• The fourth author said that he was lucky, because it took him six years to write the book, but sold it in forty-eight hours.

Ultimately, how you choose to publish a book depends on the complexity of the project, I would say, how resourceful you are, and how much time you have to commit to the project.

  1. Trends

My advice to writers has always been to remain constantly creative and curious, and look for new models in publishing, because the industry is changing rather rapidly. For instance, at the Woodstock Writers Festival last year I met someone who works for Diversion Books in New York City: Diversion takes a digital marketer approach to books – they use data analytics to assess book consumption, and enhance the commercial success of a book. What does that do to the literary value of a book, what does that do to poetry, and projects that don’t really fall into categories – these remain open questions.

A few trends I’d like to highlight:

  • Millenials watch YouTube more than television. They are the largest generation in the history of the country. The millennial market (18 – 34 year old) is estimated at 92 million people, and $200 billion worth of spending in the U.S. (source: Publishing Perspectives).
  • Digital audio books are becoming more and more popular, and more common in independent bookstores.
  • Also, we see more digital content in schools.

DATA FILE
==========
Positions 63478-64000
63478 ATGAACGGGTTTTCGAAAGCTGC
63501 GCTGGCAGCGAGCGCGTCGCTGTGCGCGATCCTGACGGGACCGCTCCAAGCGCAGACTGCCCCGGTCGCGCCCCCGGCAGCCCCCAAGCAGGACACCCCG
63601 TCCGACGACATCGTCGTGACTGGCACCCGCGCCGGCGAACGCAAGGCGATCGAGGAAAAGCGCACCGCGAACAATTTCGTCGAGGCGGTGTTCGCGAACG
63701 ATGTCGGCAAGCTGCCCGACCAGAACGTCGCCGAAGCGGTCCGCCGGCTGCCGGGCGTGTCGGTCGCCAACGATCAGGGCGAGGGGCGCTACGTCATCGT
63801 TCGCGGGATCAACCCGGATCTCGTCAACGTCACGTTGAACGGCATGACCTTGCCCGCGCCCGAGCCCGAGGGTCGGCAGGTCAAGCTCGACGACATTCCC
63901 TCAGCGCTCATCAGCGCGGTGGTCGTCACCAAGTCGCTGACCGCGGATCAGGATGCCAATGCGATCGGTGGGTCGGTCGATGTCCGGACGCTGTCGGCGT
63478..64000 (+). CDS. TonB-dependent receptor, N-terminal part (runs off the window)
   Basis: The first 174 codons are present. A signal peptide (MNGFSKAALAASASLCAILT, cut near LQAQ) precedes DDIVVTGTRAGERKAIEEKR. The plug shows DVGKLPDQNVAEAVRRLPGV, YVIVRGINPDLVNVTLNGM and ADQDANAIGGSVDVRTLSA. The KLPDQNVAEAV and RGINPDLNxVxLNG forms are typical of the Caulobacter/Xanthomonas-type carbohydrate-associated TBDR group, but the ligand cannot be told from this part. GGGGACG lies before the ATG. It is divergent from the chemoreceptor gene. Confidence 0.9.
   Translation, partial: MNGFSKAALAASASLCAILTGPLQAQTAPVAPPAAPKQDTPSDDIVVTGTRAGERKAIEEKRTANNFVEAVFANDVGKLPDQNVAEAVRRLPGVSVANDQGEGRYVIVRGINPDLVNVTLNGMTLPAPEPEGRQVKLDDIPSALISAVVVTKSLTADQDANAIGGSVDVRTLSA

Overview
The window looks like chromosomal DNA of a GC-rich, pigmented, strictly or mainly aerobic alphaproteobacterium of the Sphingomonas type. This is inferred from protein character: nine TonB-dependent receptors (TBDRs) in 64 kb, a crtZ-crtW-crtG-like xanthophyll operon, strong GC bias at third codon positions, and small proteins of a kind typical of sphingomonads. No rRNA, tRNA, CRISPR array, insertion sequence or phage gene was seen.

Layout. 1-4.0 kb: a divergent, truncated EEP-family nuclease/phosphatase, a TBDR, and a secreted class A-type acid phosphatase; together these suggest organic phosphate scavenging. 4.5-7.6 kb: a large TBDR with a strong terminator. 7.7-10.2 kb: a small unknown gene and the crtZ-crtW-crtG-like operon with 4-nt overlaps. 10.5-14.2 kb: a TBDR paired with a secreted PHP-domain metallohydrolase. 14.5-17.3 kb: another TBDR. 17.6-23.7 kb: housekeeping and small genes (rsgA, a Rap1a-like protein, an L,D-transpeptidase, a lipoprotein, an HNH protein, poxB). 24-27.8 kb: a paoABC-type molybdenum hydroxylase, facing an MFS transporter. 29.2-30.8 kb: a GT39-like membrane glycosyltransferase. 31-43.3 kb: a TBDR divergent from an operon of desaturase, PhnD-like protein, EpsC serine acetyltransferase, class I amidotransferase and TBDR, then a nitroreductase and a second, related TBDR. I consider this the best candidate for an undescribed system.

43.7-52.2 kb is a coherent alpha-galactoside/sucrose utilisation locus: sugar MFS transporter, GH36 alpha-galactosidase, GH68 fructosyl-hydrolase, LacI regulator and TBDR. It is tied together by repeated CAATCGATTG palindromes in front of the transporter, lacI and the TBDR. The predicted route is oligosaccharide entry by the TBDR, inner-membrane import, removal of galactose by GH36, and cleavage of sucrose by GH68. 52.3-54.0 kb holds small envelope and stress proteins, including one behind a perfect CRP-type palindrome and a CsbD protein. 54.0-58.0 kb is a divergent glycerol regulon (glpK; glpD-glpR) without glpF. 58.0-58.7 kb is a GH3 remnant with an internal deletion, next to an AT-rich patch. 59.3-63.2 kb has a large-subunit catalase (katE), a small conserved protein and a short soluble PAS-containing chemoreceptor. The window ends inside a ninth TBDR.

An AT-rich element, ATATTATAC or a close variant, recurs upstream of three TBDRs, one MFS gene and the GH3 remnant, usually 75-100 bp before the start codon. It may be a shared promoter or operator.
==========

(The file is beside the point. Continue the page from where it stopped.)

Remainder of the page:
• New apps, and new tools for writers are introduced every day – tools for writing, editing, organizing content, designing and publishing books. For instance, Amazon StoryWriter app automatically formats screenplays, so writers type without worrying about format. Moleskine introduced a Smart Writing Set that includes a smart pen and a notebook that instantly digitizes notes, including sketches – this comes in handy for illustrators.
  • Retailers are giving independent authors more space.
  1. Statistics

Smashwords 2016 Survey (conducted between March 2015 and February 2016) reveals that among Smashwords authors:

  • Fiction dominates (89.5% of Smashwords sales were fiction titles);
  • Offering books for free remains a powerful discovery tool – free books get about 41 times more downloads than books at any price, according to Smashwords;
  • Preorder is becoming more and more popular: 13.5% of new books released at Smashwords during the period under investigation were released as preorders, up from 9.8% in the year before;
  • Series books outsell standalones.

Read full article at http://blog.smashwords.com/2015/12/2016-book-publishing-predictions.html.

Also from Mark Coker at Smashwords:

  • Print books continue to dominate: print accounts for 70% of the market;
  • Independent authors control 15 – 20 % of the e-book market;
  • Kindle Unlimited model reconfigures the entire industry – readers get used with reading for free;
  • Libraries remain an area of growth and opportunity for independent authors.

Read more at http://blog.smashwords.com/2016/04/2016survey-how-to-publish-and-sell-ebooks.html.

The American Association of Publishers reported that:

  • When it comes to traditional publishers, e-book sales decreased 12% in 2015 compared to 2014.
  • After years of decline, physical retail stores saw an increase of 3.2% in revenue ($3.80 billion from $3.68 billion) and 4.1% in units (577 million from 554 million) in the trade category in 2014.
  • Online retail remained the top sales channel for customers in the trade category, selling 832 million units and providing $5.90 billion in revenue in 2014.